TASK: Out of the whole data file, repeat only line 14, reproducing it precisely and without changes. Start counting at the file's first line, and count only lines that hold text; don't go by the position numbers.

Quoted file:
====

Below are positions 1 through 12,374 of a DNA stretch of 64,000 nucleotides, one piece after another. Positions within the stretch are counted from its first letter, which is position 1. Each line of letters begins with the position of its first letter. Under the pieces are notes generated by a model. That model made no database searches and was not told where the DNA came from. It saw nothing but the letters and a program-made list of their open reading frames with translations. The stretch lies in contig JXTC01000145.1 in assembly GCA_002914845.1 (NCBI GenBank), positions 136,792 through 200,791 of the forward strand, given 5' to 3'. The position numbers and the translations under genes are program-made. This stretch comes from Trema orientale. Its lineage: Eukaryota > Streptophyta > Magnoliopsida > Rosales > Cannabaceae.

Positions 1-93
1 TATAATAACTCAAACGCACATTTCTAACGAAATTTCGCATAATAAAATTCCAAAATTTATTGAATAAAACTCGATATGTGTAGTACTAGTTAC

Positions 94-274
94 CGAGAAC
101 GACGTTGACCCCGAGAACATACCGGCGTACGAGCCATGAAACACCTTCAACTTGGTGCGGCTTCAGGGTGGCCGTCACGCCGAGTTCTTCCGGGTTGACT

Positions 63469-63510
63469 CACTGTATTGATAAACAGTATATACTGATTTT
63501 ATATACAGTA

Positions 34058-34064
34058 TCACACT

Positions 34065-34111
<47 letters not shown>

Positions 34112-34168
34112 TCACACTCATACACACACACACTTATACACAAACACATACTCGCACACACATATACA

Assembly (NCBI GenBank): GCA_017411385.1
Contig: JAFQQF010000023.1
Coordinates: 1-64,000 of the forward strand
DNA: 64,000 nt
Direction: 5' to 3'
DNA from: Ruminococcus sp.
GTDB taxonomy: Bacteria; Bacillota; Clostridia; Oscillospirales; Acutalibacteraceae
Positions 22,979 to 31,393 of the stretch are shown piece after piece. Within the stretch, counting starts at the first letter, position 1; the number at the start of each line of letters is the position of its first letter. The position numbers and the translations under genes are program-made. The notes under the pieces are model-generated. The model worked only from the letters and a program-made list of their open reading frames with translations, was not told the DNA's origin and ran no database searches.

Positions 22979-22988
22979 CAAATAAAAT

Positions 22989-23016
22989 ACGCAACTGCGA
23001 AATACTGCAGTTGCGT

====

Positions 34112-34168